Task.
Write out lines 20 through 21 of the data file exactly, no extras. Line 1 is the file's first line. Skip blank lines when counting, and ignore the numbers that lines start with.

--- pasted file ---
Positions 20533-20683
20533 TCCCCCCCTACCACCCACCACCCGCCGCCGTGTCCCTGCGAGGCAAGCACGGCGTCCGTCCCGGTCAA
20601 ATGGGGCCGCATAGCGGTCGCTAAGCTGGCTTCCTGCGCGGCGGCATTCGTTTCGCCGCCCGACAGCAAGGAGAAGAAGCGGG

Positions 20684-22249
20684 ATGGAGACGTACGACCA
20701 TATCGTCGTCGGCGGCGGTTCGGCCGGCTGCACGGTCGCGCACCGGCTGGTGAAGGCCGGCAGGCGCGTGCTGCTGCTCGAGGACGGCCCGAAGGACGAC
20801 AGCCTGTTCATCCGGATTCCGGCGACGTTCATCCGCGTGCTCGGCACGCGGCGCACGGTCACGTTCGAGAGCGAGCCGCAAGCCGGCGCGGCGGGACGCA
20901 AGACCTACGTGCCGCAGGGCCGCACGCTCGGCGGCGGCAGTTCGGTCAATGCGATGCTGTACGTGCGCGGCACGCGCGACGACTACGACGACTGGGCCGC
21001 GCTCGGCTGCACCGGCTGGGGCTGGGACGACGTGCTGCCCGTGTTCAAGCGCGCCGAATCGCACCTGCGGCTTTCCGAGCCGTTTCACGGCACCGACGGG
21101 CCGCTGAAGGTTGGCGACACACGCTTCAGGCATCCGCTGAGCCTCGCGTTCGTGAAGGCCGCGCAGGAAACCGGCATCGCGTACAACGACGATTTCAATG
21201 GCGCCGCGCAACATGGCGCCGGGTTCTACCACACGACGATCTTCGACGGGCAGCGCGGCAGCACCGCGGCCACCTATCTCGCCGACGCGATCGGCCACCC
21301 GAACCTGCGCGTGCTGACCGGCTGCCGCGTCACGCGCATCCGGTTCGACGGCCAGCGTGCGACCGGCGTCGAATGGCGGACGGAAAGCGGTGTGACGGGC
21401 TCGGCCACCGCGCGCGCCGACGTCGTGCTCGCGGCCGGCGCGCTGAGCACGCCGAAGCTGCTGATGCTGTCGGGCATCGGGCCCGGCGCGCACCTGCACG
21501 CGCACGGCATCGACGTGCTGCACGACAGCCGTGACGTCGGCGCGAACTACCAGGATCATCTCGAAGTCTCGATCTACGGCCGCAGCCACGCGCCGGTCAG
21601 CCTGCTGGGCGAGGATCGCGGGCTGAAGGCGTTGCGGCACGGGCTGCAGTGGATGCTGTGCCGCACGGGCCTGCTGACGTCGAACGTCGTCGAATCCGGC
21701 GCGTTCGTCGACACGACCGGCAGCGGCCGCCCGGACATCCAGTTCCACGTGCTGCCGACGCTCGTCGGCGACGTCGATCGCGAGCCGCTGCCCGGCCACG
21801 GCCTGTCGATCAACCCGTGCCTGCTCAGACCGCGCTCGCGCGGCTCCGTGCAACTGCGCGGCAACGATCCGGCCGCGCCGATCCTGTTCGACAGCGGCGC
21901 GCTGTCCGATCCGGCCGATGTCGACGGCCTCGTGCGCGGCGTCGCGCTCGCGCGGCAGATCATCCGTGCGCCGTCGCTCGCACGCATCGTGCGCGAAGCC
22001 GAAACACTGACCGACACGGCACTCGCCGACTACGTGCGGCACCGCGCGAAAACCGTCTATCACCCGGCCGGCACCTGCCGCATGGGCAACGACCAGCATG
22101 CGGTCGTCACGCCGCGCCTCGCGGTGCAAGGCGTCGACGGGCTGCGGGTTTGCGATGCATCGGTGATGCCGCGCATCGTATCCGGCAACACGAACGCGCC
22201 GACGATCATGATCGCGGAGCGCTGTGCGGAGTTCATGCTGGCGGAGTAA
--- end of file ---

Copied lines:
22101 CGGTCGTCACGCCGCGCCTCGCGGTGCAAGGCGTCGACGGGCTGCGGGTTTGCGATGCATCGGTGATGCCGCGCATCGTATCCGGCAACACGAACGCGCC
22201 GACGATCATGATCGCGGAGCGCTGTGCGGAGTTCATGCTGGCGGAGTAA